One of the hardest things in life that people regularly underestimate is the amount of work it takes to overcome trauma. Trauma has a pervasive impact on people’s lives, such that it can takes years upon years to finally moved beyond a traumatic event. This is especially the case when trauma pertains to social realities. While other people expect victims to get over it and stop ‘playing the victim,’ for people who experience social trauma, it is something that is unrelenting. While there are people who keep in a victim mindset such that they never allow themselves to be free by imagining different possibilities for their life and thereby never move from the victim to survivor, for victims of pervasive trauma their imagination of something better doesn’t make it better. In some ways, it can make it worse as their imagination leads them to compensate for the deep pain that exists within them, but if their dreams do not come true, then they have struggle to overcome the pains that lives within them. Meanwhile, the way people can treat victims skeptically, particularly if their struggle lingers over time, makes it hard for them to get the help they need.
This is where the Gospel of Jesus Christ comes in, however. It comes to liberate the victims of an unjust world, that has left people impoverished in spirit, trapped as meek people who are surrounded by those who put barriers around them (cf. Psalm 36.9-11), and made to live in a life that mourns and depressed (Isaiah 61.1-3). It doesn’t leave them there, however. Through imagining and craving a better, more just world than the one of injustice they have been submitted to, Jesus leads them to become people of mercy, resisting the vengeance that so readily fuels injustice, and guides them to have a steady, long-lasting purity of intentions to seek God’s will, which makes them active seekers of brining about peace/shalom in the world, leading them to cease to live as victims but as survivors who now have a purpose in life to bring about the very good and righteousness that they themselves were deprived of. This is at the heart of the liberation that Jesus’ brings, but it is this liberation that has been so muted in much of Christian teaching. The main emphasis has been going from sinner to saint, to unholy to holy. While this moral transformation does play a role in the New Testament letters as the Gospel spread into the Gentile world, Jesus’ ministry was primarily focused on reversing the order of the Pharisees, chief priests, etc. and the various despised and untouchable people in Judea. Jesus came to be the Great Shepherd to a people who had no shepherd to lead and guide them. Jesus comes to show the people the way of God that has been lost over time and replaced with mounting injustice.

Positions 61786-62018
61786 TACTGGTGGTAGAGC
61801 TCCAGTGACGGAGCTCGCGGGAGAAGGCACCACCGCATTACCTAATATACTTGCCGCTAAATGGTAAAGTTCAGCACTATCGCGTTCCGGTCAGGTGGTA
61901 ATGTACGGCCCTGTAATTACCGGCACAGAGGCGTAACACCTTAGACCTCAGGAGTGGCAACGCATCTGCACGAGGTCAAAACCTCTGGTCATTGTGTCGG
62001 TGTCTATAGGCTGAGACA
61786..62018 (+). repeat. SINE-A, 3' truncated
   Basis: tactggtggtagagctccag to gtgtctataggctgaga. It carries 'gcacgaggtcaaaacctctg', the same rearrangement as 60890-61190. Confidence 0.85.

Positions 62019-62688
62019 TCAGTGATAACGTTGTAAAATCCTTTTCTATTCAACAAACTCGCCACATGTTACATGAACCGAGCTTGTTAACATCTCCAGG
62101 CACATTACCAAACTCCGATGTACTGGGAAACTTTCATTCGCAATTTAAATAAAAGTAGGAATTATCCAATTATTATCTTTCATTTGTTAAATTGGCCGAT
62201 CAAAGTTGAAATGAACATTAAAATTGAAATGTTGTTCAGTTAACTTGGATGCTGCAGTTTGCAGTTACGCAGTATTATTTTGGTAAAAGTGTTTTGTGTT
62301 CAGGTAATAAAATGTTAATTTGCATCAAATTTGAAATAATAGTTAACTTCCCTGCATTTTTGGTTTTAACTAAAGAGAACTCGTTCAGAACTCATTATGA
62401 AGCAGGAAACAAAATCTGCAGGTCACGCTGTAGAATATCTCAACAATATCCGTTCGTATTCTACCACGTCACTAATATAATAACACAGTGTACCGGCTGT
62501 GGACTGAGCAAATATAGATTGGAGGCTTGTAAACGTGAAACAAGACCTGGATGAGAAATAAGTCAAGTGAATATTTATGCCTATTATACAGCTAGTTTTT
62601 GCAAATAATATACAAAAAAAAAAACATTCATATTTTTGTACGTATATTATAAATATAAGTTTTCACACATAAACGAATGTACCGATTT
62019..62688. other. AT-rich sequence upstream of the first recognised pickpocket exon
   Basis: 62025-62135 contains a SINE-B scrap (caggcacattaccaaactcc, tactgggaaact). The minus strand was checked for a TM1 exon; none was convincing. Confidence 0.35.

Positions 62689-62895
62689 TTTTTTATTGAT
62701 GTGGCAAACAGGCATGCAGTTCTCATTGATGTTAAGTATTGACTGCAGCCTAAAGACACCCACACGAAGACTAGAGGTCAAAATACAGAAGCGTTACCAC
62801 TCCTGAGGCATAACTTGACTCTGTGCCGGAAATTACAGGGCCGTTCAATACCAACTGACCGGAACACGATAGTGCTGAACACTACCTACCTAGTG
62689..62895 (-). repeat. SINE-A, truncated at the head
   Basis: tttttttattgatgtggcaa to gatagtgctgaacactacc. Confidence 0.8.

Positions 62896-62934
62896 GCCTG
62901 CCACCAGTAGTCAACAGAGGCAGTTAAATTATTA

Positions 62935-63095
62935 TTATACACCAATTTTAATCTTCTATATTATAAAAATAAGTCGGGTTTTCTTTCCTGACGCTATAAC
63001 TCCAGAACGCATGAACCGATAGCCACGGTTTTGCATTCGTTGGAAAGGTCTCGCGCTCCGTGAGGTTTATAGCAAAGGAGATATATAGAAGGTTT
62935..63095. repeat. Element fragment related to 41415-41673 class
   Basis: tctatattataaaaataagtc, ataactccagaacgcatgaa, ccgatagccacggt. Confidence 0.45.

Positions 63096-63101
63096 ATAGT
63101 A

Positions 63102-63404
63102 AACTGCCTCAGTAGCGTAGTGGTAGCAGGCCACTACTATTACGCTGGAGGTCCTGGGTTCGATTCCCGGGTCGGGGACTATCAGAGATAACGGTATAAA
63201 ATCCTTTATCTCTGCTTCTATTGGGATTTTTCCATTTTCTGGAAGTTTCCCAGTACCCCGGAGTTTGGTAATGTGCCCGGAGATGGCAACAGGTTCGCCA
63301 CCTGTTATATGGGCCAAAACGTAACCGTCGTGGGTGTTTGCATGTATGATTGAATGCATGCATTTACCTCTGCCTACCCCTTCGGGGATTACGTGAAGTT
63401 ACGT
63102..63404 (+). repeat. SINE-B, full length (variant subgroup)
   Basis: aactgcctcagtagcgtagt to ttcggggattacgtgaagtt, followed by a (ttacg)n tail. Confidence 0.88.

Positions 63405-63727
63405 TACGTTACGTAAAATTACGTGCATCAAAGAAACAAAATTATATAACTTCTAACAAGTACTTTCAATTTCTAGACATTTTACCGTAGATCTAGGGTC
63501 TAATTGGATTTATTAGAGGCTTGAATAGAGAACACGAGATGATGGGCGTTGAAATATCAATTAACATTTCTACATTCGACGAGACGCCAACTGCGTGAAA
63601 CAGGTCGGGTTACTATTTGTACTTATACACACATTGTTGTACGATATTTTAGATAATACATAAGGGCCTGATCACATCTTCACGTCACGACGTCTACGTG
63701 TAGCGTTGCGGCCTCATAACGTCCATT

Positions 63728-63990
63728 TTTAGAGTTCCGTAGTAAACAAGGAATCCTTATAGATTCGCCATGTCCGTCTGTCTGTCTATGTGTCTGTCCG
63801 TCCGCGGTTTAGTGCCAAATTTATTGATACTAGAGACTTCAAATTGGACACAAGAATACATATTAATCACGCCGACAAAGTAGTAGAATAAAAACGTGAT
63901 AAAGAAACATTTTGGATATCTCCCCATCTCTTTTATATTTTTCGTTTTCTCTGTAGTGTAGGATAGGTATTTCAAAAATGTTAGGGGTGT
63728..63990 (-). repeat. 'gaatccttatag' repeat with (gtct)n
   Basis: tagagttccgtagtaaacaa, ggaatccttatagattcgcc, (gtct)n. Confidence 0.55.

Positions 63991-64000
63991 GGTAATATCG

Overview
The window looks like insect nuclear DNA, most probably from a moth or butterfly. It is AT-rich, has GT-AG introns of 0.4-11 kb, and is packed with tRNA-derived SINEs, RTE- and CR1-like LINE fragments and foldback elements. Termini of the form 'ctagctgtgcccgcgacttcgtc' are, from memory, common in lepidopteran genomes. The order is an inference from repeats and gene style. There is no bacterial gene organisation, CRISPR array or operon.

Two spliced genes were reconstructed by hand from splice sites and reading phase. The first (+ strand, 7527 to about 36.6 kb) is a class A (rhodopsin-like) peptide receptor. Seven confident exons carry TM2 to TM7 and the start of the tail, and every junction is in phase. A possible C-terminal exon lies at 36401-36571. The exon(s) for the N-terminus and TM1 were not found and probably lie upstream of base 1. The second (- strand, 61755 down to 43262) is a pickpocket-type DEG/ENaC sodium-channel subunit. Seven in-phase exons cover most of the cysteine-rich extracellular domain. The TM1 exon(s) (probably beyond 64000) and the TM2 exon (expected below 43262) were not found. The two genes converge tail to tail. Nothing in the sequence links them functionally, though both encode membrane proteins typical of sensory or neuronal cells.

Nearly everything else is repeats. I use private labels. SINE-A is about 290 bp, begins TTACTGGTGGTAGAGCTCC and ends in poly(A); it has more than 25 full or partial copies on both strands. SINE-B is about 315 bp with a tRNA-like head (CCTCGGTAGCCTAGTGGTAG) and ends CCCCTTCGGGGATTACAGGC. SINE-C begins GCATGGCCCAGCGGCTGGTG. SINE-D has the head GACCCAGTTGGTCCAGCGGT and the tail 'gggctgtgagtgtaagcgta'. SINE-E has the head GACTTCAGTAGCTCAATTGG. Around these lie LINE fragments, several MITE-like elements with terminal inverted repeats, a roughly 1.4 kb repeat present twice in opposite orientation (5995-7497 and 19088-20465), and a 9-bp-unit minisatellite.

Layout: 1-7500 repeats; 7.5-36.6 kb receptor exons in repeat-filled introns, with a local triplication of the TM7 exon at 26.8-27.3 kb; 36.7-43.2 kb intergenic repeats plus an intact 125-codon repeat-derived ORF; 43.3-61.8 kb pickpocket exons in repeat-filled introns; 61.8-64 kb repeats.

When this emphasis get lost or muted in the prevailing forms of Christianity, and instead replacing Jesus’ emphasis as being on sinners getting right with God before it is about the oppressed being set free, we often see Christians take the side of the oppressors and abusers, because it is oppressors and abusers who often justify their destructive, harmful actions by the moral unworthiness of those they target. An overemphasis on morality leads to a susceptibility to the manipulations by those who have societal power who appeal to the deep, abiding swell of moral zeal and anger to go after the targets of their derision, disgust, and hatred. Counterintuitively, moral zeal perpetuates victimization, as the readily triggered, exaggerated emotions of moral outrage lead to harsher response for smaller, or even imagined, offenses. It leads to greater judgment of people’s specks.
However, the Gospel of Jesus Christ does not forget righteousness and justice, but it is built upon the foundation of showing and receiving mercy, upon the foundation seeking God’s kingdom first and foremost, upon seeking to be an agent of well-being to others. What is different, though, is the route that those who bring justice are the recipients of injustice. The ones who bring mercy are those who have been treated mercilessly. The ones who bring truth are those who have been lied about. This isn’t to suggest victims are something morally innocent, but that it is these people that Jesus calls and leads to serve as the beachhead of God’s expanding kingdom in the world. These are the people who know what injustice tastes like and, instead of wanting to get vengeance for it, want to go as far from it as possible so that they can bring something better.